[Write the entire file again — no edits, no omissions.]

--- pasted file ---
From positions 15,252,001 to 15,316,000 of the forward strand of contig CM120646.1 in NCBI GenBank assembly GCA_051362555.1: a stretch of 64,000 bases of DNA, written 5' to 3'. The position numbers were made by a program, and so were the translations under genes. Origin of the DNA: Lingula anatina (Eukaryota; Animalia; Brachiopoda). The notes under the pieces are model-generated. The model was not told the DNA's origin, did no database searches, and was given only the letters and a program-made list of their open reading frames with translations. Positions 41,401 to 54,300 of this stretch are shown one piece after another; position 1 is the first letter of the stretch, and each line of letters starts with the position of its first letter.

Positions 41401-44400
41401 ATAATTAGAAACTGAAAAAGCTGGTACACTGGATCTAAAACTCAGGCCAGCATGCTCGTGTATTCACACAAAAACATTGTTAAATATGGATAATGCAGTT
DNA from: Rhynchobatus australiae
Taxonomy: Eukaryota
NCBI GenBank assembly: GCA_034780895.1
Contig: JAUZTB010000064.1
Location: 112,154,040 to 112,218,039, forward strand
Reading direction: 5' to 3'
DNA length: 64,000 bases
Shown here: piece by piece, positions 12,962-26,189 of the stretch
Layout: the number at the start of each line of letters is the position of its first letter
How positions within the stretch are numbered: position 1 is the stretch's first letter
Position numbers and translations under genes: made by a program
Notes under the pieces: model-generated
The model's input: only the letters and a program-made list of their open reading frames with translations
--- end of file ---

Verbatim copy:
From positions 15,252,001 to 15,316,000 of the forward strand of contig CM120646.1 in NCBI GenBank assembly GCA_051362555.1: a stretch of 64,000 bases of DNA, written 5' to 3'. The position numbers were made by a program, and so were the translations under genes. Origin of the DNA: Lingula anatina (Eukaryota; Animalia; Brachiopoda). The notes under the pieces are model-generated. The model was not told the DNA's origin, did no database searches, and was given only the letters and a program-made list of their open reading frames with translations. Positions 41,401 to 54,300 of this stretch are shown one piece after another; position 1 is the first letter of the stretch, and each line of letters starts with the position of its first letter.

Positions 41401-44400
41401 ATAATTAGAAACTGAAAAAGCTGGTACACTGGATCTAAAACTCAGGCCAGCATGCTCGTGTATTCACACAAAAACATTGTTAAATATGGATAATGCAGTT
DNA from: Rhynchobatus australiae
Taxonomy: Eukaryota
NCBI GenBank assembly: GCA_034780895.1
Contig: JAUZTB010000064.1
Location: 112,154,040 to 112,218,039, forward strand
Reading direction: 5' to 3'
DNA length: 64,000 bases
Shown here: piece by piece, positions 12,962-26,189 of the stretch
Layout: the number at the start of each line of letters is the position of its first letter
How positions within the stretch are numbered: position 1 is the stretch's first letter
Position numbers and translations under genes: made by a program
Notes under the pieces: model-generated
The model's input: only the letters and a program-made list of their open reading frames with translations